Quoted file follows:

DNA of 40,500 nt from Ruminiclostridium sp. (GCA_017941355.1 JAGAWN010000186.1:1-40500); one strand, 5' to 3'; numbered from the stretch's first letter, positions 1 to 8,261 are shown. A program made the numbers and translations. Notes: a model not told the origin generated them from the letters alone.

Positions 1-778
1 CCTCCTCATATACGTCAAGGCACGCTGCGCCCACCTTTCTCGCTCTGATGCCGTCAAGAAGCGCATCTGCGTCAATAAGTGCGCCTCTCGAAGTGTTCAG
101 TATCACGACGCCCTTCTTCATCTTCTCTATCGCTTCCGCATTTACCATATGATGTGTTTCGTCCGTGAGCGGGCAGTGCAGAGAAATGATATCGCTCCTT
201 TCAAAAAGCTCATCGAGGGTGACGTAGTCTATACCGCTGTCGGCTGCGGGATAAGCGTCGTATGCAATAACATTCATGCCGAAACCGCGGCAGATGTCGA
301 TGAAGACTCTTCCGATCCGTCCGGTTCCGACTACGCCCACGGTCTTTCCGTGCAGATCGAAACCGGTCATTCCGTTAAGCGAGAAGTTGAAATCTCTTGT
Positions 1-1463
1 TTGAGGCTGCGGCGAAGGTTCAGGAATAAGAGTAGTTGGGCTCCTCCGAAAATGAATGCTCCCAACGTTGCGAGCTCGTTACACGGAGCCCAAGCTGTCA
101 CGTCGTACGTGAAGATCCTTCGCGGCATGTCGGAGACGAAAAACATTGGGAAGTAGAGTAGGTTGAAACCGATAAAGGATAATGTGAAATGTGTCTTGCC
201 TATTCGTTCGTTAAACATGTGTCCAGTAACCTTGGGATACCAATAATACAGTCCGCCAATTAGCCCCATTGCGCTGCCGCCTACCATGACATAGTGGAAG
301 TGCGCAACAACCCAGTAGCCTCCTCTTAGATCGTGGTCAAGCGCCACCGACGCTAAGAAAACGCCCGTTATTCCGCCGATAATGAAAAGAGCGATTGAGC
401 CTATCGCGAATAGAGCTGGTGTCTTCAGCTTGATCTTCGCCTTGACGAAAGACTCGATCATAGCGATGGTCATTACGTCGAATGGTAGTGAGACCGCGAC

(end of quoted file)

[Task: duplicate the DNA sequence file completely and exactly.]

DNA of 40,500 nt from Ruminiclostridium sp. (GCA_017941355.1 JAGAWN010000186.1:1-40500); one strand, 5' to 3'; numbered from the stretch's first letter, positions 1 to 8,261 are shown. A program made the numbers and translations. Notes: a model not told the origin generated them from the letters alone.

Positions 1-778
1 CCTCCTCATATACGTCAAGGCACGCTGCGCCCACCTTTCTCGCTCTGATGCCGTCAAGAAGCGCATCTGCGTCAATAAGTGCGCCTCTCGAAGTGTTCAG
101 TATCACGACGCCCTTCTTCATCTTCTCTATCGCTTCCGCATTTACCATATGATGTGTTTCGTCCGTGAGCGGGCAGTGCAGAGAAATGATATCGCTCCTT
201 TCAAAAAGCTCATCGAGGGTGACGTAGTCTATACCGCTGTCGGCTGCGGGATAAGCGTCGTATGCAATAACATTCATGCCGAAACCGCGGCAGATGTCGA
301 TGAAGACTCTTCCGATCCGTCCGGTTCCGACTACGCCCACGGTCTTTCCGTGCAGATCGAAACCGGTCATTCCGTTAAGCGAGAAGTTGAAATCTCTTGT
Positions 1-1463
1 TTGAGGCTGCGGCGAAGGTTCAGGAATAAGAGTAGTTGGGCTCCTCCGAAAATGAATGCTCCCAACGTTGCGAGCTCGTTACACGGAGCCCAAGCTGTCA
101 CGTCGTACGTGAAGATCCTTCGCGGCATGTCGGAGACGAAAAACATTGGGAAGTAGAGTAGGTTGAAACCGATAAAGGATAATGTGAAATGTGTCTTGCC
201 TATTCGTTCGTTAAACATGTGTCCAGTAACCTTGGGATACCAATAATACAGTCCGCCAATTAGCCCCATTGCGCTGCCGCCTACCATGACATAGTGGAAG
301 TGCGCAACAACCCAGTAGCCTCCTCTTAGATCGTGGTCAAGCGCCACCGACGCTAAGAAAACGCCCGTTATTCCGCCGATAATGAAAAGAGCGATTGAGC
401 CTATCGCGAATAGAGCTGGTGTCTTCAGCTTGATCTTCGCCTTGACGAAAGACTCGATCATAGCGATGGTCATTACGTCGAATGGTAGTGAGACCGCGAC